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These are the documents Brits in Germany should carry when travelling after December 31st

British people in Germany have been advised to carry extra documents with them if they travel when the transition period ends on December 31st. Here's what you should keep in mind.

These are the documents Brits in Germany should carry when travelling after December 31st
Travellers in Frankfurt Airport in July. Things will change for Brits soon. Photo: DPA

As The Local has been reporting, British people who have registered in Germany before December 31st automatically have the right to remain in the country after the transition period ends.

However, they do need to apply for their residence document with their local Ausländerbehörde (Immigration Office) by the end of June 2021. At the moment, though, Germany is processing the draft law so the application process has been put on pause.

This could be frustrating for the Brits who have already registered for a residence permit, such as in Berlin which introduced a system at the start of 2019, and have not heard anything yet.

On December 16th, the British government updated its advice to urge Britons living in Germany to carry their German residence document (if they have been issued one), or proof of residency as well as their passport when travelling after December 31st.

“If you have applied but not yet received your document, carry your certificate of application (Fiktionsbescheinigung),” said the UK government in its Living in Germany section.

If you do not have a residence document or the application “you should carry evidence that you are resident in Germany,” says the UK government.

“This could include an address registration certificate (Meldebestätigung), tenancy agreement, or a utility bill in your name, dating from 2020.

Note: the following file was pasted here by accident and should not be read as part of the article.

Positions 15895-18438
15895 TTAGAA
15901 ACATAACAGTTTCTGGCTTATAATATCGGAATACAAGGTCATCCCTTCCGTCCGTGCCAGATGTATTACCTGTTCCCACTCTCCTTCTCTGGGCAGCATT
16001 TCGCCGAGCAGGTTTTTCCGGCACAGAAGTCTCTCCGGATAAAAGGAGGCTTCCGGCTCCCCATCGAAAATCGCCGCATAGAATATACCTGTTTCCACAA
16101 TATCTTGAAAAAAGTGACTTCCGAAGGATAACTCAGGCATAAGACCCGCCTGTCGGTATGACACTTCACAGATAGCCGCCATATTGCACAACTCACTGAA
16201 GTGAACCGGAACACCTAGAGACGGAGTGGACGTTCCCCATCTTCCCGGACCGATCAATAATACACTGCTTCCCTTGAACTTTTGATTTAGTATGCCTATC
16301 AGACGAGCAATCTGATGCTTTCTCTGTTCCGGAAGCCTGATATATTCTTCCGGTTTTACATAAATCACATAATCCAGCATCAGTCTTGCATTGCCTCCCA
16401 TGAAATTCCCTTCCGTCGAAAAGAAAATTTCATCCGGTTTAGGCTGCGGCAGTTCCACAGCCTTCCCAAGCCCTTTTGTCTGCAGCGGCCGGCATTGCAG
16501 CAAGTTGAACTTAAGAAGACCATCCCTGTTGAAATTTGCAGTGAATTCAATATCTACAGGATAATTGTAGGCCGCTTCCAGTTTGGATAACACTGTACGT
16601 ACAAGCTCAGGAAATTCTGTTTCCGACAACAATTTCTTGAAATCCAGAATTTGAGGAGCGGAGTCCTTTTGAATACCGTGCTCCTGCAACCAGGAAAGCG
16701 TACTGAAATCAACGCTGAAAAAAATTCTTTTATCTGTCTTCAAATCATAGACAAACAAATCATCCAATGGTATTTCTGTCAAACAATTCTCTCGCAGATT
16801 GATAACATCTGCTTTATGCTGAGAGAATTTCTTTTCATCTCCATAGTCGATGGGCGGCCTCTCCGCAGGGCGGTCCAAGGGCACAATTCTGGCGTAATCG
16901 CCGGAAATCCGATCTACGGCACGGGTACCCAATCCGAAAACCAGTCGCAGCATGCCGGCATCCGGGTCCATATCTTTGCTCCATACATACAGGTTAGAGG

“If you cannot show that you are resident in Germany, you may be asked additional questions at the border to enter the Schengen area, and your passport may be stamped. This will not affect your rights in Germany.”

Brits will be able to travel

During an open information evening held online by the British Embassy earlier this year, authorities said that Brits who hadn't heard anything about their application should not be concerned at this stage.

It is likely they will hear back after the transition period ends. After that they can also contact their Ausländerbehörde to apply for the residence document if they haven't yet. The deadline for applications is the end of June 2021.

The head of the Brexit Taskforce in Germany, Axel Dittmann, said not having the document wouldn't mean that British people would be excluded from travel and return to Germany from January 1st 2021.

“By the time Christmas and New Year is here, no British citizen in Germany will have been issued a residence permit. But by no means you won’t be able to travel,” he said during the info evening.

“Simply take your British passport with you.”

'Might be useful to bring other documents'

Dittmann said Brits should also think about taking other documents with them that prove they live in Germany, just in case they are asked to at the border.

Until December 31st British travellers can join the EU queue when arriving at borders but from January 1st they will likely have to join different lanes. They will also face different border checks.

“It might be useful to take with you some kind of documentation that proves your residency. The lease of your apartment for example, or Anmeldung (registration document).

“But it's no problem to travel.”

READ ALSO: Q&A – What does Brexit mean for my rights as a Brit living in Germany

Brits could also carry other proof of residency such as bills, work contracts or insurance documents.